July 4th, 2011
11:17 PM GMT
(CNN) – Oh say can you see…the end of American independence?
This Fourth of July, the United States celebrates its 235th year of freedom from British rule. That’s emancipated us from yeasty marmite, pesky ‘u’s in our ‘neighbors’ and from having to ask God to “save the Queen”.
Phew. Yes, today we celebrate our independence from Britain.
But we do that by underlining our growing dependence on another country – China. And with our most patriotic of Americana for the day – fireworks and flags.
Nearly 97% of U.S. money for firework imports popped up in China last year, according to U.S. trade statistics. The hard numbers: we paid nearly $200 million for all of our skyrockets, Roman candles, sparklers and other pyrotechnics. More than $190 million of that went to the Middle Kingdom.
As for the Stars and Stripes, about 88% of our money for American flag imports billowed over to China in 2010. U.S. foreign trade statistics show that the U.S. imported $3.2 million worth of flags, and $2.8 million of that went to our top trade partner.
But fireworks and flags, as dazzling or inspiring they may be, are just small examples of a trend that we know has been happening: growing American reliance on Chinese imports and a widening trade gap.
The U.S. China-Business Council’s website highlights America’s burgeoning trade imbalance over the last decade. In 2001, the U.S. ran up a deficit with China of $83 billion. By 2010 however, that number had more than tripled to $273 billion – the largest trade imbalance the U.S. has ever had with a single country.
So as the U.S. suffers from a trade deficit, how does China enjoy its trade excess?
Well, a good deal of that money is found in its domestic infrastructure projects. As an old China hand, I can tell you that around the country China is building out everything from its national road network and subway systems, to its airports, trains and bridges.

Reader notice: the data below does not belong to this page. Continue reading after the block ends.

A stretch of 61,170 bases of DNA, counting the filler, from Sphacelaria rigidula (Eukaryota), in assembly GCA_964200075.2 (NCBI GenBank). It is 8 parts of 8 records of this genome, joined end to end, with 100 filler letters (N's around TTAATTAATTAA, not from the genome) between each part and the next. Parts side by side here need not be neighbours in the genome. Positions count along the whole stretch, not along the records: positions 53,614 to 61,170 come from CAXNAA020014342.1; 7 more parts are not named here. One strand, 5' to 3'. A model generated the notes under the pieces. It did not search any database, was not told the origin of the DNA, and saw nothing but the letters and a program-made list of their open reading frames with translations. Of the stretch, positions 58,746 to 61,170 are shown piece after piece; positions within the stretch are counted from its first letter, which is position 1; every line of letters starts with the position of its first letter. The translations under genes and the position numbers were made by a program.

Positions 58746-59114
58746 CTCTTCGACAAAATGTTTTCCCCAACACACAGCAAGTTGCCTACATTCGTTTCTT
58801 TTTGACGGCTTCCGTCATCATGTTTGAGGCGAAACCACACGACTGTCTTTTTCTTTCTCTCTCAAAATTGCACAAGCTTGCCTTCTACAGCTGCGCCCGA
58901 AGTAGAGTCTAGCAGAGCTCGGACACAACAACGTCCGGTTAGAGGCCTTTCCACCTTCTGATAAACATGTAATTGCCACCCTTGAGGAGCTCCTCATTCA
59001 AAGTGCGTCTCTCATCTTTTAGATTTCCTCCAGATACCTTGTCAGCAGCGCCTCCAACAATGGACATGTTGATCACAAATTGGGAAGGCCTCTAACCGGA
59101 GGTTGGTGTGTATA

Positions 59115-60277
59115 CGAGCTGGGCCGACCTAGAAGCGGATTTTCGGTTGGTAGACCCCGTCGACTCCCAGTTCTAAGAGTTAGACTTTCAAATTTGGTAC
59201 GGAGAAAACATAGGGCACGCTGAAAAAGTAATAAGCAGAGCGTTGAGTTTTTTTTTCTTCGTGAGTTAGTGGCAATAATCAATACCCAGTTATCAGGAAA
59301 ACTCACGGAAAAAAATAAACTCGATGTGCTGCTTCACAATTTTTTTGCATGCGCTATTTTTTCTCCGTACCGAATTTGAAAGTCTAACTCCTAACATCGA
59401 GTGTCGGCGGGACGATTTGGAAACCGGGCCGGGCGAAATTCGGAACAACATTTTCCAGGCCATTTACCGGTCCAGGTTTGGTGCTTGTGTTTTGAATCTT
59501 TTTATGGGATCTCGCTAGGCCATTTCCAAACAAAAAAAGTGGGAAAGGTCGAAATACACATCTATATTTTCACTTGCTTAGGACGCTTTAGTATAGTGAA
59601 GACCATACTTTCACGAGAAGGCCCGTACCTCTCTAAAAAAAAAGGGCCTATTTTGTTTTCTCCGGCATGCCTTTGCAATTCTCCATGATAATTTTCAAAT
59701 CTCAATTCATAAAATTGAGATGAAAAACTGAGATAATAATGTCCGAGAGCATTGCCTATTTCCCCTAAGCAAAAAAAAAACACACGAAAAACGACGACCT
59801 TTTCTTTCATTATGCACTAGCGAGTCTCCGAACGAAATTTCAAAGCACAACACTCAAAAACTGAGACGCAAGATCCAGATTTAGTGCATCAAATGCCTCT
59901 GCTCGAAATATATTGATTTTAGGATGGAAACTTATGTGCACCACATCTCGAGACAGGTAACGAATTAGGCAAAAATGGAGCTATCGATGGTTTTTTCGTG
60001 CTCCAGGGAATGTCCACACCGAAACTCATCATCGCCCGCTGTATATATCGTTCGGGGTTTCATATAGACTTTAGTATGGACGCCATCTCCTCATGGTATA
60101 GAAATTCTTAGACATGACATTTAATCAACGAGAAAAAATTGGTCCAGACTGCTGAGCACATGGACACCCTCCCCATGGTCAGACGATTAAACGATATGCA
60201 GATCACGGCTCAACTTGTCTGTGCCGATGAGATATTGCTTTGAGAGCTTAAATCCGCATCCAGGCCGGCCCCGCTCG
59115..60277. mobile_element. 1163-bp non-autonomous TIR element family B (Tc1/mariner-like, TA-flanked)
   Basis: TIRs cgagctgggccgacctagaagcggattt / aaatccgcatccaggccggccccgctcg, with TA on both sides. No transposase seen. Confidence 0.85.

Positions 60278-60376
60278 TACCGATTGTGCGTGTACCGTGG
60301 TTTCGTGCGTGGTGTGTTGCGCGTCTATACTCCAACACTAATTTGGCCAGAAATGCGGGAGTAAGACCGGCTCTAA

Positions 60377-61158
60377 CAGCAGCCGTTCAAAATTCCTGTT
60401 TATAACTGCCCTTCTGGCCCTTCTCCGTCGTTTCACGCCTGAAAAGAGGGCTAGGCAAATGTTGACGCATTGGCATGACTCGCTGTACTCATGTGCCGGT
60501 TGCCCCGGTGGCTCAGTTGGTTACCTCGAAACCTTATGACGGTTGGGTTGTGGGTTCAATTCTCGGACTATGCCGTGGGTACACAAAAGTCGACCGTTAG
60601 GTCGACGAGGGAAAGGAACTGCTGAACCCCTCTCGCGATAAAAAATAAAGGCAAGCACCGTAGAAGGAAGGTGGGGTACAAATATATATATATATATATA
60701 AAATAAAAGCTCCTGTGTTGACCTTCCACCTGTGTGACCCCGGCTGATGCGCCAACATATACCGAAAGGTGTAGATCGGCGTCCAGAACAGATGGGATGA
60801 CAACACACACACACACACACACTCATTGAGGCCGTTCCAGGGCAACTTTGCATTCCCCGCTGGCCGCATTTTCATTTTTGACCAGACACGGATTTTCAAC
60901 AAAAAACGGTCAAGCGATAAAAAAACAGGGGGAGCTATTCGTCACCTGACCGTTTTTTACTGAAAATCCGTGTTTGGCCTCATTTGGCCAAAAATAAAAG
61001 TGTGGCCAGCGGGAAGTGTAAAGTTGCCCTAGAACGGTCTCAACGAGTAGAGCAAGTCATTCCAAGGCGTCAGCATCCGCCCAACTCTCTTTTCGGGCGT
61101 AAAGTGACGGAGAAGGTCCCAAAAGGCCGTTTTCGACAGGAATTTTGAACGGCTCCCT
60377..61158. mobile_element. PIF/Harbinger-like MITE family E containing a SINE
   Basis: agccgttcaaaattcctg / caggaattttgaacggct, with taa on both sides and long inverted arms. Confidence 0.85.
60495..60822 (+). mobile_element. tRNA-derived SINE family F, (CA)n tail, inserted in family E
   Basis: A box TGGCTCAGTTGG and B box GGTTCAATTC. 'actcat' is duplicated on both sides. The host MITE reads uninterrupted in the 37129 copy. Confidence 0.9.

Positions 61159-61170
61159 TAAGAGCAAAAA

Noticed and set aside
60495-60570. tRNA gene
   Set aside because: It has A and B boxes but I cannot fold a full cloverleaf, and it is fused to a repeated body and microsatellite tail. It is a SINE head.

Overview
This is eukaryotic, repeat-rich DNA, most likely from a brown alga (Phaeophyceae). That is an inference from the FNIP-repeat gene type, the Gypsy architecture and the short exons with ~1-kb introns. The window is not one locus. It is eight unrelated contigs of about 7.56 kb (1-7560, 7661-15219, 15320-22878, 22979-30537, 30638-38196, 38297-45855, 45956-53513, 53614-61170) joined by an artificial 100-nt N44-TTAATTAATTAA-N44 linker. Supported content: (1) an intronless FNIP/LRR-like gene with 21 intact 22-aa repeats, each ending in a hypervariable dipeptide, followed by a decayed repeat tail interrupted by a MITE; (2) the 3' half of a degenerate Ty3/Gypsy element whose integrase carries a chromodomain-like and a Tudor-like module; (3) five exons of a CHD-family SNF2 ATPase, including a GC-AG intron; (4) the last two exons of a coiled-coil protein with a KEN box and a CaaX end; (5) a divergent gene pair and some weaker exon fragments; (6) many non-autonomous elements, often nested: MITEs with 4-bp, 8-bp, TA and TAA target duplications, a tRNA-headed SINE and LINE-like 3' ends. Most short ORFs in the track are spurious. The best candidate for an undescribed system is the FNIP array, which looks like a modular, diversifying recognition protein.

According to Caixin, China currently has about 175 airports across the country. By 2013, it aims to push that number up to 230. That’s like building a brand-new airport in each U.S. state in the next year and a half.
China spent $34 billion on its new high-speed rail line linking Beijing and Shanghai. It just opened on June 30 shunting passengers 1,318 kilometers in just under five hours.
And more than $1.5 billion was floated to build the world’s longest bridge in Qingdao, China. That opened on July 1 and spans 41.58 kilometers.
Yes, indeed, China does have cash flow.
Pretty soon, Beijing will be helping us to build our own bridges. Oh wait…it already does. This month the last segments of the new San Francisco cross-bay bridge to Oakland will be shipped from Shanghai. Scheduled for completion by 2013, projects like these just might be a harbinger of things to come: a China that’s moved on from making our flags and fireworks to our major bridges and buildings.
Critics will ask if that’s something to be proud of. I’ll suggest we just happily wave our American flags and light our celebratory fireworks.
And for the evening, try not to think about where they were made.
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